Ifelt so accomplished when I fi- nally assembled the new Oneida Air Systems Dust Gorilla Pro collector, wired it and fired it
up. What a rewarding sound hearing
the relatively quiet but powerful hum
of the impeller and feeling the whoosh
of the intake! But it still wasn’t connected to any machines. Little did I know
that the fun was just beginning.
From wires to pipes
I’m not an electrician, but I’ve
successfully wired my entire house,
so I wasn’t really concerned about the
hookup for the collector. The 5hp, 240-
volt unit takes a 30-amp breaker and
10-gauge wiring, similar to an electric
water heater or my air compressor.
I tested the unit with both its hard-wired switch and the handy remote,
and all worked flawlessly. It will be
great to be able to use the remote to
turn the system on and off from anywhere in the shop. On to the piping.
Best laid plans…
I worked with Oneida using the same
order forms and procedures any cus-
tomer would use. I told them about my
machinery, drew a scale drawing of the
shop and machine locations on graph
paper, and talked with their technician
over the phone. The result was a set
of beautiful CAD drawings showing
exactly the ducting required, including
all the connectors, blast gates, adaptors
and hose configurations. It was great!
Even for my small shop, the shear
amount of piping and connectors
required was daunting. I laid everything out in sorted groups across four
workbenches, with nested pipes stacked
on the floor. It was a little overwhelm-ing. Working from the collector out to
the machines, I immediately realized
I wanted to make some changes to the
pipe layout. The engineer’s plan was
excellent, but I realized I could take
advantage of some beams and posts in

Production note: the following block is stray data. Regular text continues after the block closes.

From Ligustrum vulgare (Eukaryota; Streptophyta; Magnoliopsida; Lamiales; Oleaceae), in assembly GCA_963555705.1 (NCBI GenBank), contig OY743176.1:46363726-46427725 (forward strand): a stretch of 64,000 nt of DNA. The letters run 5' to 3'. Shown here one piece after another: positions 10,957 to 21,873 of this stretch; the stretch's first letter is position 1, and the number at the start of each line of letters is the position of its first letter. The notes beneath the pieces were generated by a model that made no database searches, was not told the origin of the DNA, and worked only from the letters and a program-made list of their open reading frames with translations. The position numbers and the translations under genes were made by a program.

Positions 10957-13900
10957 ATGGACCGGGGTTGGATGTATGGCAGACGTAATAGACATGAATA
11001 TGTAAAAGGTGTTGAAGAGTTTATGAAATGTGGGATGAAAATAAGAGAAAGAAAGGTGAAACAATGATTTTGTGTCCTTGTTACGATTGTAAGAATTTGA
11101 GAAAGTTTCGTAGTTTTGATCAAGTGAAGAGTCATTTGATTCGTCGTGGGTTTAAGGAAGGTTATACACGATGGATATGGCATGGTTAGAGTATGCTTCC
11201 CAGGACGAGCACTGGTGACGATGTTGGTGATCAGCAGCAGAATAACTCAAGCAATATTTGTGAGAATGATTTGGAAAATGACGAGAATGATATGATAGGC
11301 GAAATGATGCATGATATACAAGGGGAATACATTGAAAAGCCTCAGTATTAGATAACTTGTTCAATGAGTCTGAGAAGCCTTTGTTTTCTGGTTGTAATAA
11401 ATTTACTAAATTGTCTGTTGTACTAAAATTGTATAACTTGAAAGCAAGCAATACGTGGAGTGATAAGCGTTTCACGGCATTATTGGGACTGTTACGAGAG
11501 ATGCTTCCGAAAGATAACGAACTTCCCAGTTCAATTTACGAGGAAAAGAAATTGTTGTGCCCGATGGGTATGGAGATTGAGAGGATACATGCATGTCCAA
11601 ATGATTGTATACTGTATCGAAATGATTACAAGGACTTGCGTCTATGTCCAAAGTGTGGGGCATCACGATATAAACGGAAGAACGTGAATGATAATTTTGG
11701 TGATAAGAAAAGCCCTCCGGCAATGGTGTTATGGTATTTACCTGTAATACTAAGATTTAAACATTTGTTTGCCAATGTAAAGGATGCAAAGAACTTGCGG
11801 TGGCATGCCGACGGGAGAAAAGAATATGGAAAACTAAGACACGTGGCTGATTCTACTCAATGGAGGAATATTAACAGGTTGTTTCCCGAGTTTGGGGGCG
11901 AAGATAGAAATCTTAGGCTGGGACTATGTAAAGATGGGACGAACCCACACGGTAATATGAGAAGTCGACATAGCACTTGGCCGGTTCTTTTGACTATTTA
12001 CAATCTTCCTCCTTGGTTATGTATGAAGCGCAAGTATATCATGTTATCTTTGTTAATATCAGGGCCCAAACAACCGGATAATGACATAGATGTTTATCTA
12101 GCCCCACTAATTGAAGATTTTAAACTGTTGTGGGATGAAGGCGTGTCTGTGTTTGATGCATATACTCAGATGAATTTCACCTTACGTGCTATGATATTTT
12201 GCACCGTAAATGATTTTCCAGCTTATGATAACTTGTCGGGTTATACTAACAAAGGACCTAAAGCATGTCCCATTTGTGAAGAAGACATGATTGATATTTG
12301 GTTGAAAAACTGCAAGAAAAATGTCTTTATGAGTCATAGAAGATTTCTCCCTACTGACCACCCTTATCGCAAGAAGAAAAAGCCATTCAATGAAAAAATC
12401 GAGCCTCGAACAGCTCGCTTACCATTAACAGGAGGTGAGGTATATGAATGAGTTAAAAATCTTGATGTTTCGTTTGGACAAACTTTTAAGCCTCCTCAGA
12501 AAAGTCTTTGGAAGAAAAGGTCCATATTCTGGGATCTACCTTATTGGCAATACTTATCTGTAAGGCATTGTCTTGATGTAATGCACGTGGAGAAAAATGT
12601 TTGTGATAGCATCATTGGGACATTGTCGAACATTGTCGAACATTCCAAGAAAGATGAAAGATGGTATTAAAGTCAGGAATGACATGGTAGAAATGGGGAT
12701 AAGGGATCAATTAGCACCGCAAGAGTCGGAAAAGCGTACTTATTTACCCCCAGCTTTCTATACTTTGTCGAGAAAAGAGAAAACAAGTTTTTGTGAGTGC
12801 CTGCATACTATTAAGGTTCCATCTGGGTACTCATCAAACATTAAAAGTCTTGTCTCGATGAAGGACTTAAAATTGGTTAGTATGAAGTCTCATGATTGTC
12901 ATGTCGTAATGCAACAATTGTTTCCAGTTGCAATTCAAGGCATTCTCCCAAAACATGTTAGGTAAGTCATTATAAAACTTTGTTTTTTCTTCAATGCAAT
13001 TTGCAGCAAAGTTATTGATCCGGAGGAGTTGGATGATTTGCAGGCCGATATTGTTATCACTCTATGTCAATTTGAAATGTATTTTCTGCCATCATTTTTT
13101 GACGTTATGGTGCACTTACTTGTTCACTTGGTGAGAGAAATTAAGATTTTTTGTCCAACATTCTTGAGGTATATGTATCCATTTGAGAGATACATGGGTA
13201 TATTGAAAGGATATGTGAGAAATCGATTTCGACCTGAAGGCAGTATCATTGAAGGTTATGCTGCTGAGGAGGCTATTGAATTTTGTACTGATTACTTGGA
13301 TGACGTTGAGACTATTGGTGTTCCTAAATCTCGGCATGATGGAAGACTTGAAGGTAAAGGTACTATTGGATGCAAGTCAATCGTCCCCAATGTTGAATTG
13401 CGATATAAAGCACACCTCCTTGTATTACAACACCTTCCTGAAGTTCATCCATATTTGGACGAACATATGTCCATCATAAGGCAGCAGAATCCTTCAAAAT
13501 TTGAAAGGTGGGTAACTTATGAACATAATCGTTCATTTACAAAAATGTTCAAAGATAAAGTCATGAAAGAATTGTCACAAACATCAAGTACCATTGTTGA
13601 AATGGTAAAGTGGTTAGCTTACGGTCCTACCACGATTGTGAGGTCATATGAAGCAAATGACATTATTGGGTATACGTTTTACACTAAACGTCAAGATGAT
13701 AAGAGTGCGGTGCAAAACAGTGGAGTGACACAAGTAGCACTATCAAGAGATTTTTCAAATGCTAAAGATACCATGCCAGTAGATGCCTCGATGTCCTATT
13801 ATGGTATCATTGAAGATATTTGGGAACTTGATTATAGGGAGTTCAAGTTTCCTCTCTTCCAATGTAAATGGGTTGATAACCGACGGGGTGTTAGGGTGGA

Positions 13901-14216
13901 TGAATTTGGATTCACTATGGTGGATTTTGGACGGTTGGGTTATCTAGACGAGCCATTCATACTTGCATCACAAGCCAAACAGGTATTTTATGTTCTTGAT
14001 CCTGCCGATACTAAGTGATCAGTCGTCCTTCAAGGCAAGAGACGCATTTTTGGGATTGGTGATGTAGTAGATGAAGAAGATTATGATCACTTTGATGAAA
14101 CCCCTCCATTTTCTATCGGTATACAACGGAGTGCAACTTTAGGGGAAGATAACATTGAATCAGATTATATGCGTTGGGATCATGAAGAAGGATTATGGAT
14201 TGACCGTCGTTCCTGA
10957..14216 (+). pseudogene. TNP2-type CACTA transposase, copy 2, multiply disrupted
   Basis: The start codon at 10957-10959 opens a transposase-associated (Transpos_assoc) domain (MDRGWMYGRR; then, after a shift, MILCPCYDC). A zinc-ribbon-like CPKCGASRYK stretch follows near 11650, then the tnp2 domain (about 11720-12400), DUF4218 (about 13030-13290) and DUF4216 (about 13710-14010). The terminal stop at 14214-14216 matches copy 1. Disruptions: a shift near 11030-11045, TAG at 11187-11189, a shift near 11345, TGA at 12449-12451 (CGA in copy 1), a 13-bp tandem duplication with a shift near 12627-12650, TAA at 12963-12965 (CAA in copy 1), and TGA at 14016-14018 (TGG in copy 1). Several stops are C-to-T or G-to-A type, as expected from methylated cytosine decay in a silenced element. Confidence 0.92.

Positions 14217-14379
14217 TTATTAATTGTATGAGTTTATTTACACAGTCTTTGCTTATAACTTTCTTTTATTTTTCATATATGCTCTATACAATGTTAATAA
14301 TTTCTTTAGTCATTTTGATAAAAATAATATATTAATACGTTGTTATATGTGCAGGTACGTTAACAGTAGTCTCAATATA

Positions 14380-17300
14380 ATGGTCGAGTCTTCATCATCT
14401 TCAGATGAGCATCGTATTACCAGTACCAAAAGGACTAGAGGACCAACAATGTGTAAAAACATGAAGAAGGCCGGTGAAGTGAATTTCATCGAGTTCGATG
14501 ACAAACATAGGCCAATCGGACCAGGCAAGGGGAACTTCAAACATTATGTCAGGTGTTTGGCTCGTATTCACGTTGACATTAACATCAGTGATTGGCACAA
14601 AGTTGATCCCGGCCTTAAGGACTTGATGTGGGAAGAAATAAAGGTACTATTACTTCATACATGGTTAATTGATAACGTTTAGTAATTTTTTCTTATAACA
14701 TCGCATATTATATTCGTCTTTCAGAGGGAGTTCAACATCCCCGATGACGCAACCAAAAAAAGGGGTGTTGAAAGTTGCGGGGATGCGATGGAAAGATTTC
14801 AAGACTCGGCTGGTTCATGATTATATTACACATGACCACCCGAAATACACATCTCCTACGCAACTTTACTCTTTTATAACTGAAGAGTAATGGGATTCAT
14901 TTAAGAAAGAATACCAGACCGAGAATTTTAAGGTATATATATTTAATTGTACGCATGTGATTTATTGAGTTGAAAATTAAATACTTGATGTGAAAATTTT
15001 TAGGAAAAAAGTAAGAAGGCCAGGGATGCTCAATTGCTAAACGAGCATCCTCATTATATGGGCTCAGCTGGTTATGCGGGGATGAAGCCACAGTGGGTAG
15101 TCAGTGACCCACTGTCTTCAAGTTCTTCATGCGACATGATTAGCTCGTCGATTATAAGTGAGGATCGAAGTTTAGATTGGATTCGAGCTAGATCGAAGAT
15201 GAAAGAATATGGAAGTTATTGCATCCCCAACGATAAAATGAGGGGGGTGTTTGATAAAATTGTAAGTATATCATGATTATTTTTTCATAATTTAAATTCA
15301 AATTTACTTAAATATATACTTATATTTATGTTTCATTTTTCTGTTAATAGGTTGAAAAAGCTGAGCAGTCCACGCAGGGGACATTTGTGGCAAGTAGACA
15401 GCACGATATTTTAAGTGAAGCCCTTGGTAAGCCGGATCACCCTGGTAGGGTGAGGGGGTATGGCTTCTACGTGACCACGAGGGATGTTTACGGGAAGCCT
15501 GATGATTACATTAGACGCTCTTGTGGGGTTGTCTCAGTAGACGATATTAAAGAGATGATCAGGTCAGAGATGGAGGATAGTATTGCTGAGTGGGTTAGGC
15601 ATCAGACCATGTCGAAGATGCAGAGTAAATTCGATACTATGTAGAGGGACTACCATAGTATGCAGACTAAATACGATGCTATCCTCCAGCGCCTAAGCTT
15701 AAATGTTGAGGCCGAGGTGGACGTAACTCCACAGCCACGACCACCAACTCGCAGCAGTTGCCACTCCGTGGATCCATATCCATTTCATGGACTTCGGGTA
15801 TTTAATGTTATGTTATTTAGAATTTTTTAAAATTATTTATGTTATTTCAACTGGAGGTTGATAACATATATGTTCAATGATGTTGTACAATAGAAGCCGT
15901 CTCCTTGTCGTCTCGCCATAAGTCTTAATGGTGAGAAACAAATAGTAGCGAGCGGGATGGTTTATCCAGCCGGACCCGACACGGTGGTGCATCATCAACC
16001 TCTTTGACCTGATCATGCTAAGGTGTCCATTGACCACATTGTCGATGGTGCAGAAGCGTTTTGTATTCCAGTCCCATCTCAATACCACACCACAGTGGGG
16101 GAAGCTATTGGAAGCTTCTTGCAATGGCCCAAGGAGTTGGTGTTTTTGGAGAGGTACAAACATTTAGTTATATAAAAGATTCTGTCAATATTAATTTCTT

my shop to streamline the layout further, use less pipe and put connections
closer to machines and collector.
It was especially easy to make the
changes because the Oneida Gorilla Duct has great adjustability. Most
pieces snap together with spring-clamp connectors. Long pieces fit into
adjustable nipples to offer lots of sizing
options. The heavy-duty Gorilla Duct is
not light, so lifting it into place in the
takes some logistics. I really like the
cable supports Oneida sent to suspend
the ducting from beams and joists.
All of that makes assembly fast and
easy. The worst part had nothing to do
with the system: It was crawling under
machines to wrestle hose connections.
Once hooked up, I tested the system.
What a joy to see the sawdust fly off
blades and cutters right into the dust
collection system. I still have some work
to do for final connections, but I’m
more than pleased at the results so far.
Thanks again to Oneida for working
Plenty of pipes
with me on this project. To learn more
about their dust collection systems and
products, visit www.oneida-air.com. ;
by Will Sampson
firstname.lastname@example.org IN THE SHOP
Part 3: Installing ducting for a dust collection system is a lesson in aerial plumbing.
; Want more?
Scan the code or go to
com to see a video tour
of the system and more shop pictures.
William Sampson is a lifelong
woodworker and the editor of FDMC
The Oneida Air Systems Gorilla Duct
uses spring clamp connections and
special adjustable fittings that make
assembly fast and easy.